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command tails

Bart sez make a new thread so here it is.

If in the example above the tail is 'arg', then it should also be
'arg' in the following example:

    % list=(arg)
    % my_function $list

>>	No, positively not, the tail is "$list" -- the literal text unexpanded.

This contradicts what you described earlier. If this is not enough,
consider yet another example:

    % ls
    my_function xyz
    % *

What is tail here?

>>	It's "xyz" -- again, the unexpanded literal.
 And one intuitively sees that zle will be a good candidate for a solution
because once ENTER is pressed, what it has in it's buffer must needs be
a sequence of raw keystrokes.
Indeed, if you need the raw command as it was typed, you can get it from zle.

>>	But first Bart had some suggestions from yesterday, I want to play with them first.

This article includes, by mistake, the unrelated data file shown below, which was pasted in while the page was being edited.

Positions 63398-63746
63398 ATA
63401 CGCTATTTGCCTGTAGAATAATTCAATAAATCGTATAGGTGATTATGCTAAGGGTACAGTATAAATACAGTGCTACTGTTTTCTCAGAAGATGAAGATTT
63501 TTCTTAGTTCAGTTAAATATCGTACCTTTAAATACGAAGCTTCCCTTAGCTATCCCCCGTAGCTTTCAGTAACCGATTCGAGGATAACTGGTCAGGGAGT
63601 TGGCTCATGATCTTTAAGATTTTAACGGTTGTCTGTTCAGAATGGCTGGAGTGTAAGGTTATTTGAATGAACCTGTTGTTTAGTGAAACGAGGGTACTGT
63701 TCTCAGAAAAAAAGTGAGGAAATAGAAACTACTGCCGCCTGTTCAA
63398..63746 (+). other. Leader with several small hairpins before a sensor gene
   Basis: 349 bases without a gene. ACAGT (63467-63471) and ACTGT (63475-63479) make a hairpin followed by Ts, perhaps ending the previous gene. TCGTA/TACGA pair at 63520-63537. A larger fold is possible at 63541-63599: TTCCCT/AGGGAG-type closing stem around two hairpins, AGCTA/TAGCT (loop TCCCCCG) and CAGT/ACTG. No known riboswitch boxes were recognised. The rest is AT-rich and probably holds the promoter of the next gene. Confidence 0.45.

But, broken by semicolons so that chained commands know
where their own tail ends.
Let's see if this makes sense.

    % alias -g sep='hi ; echo'
    % echo sep bye

What do you want to capture when the last line gets executed?

>>	Too Byzantine, I'm never going to run into any such issue.  'my_function' should report the literal keystrokes that follow it, terminated by ENTER (or a semicolon, whichever come first).  Whatever would be sent to history (but broken by semicolons if possible).  The theoretical aspects are interesting but really this is a question of gritty practicalities.  '% print -rS' knows what I'm looking for.  Obviously things can't be expanded before writing to history!  I'd like to be able to access that unexpanded form without doing it via history if possible and, in the best of all possible worlds, even being able to 'break up' chained commands (but it's not important cuz I'm never actually going to chain my commands; I just think that in principal it should be possible for any command to 'see' it's unexpanded tail).

But first, a short diversion.

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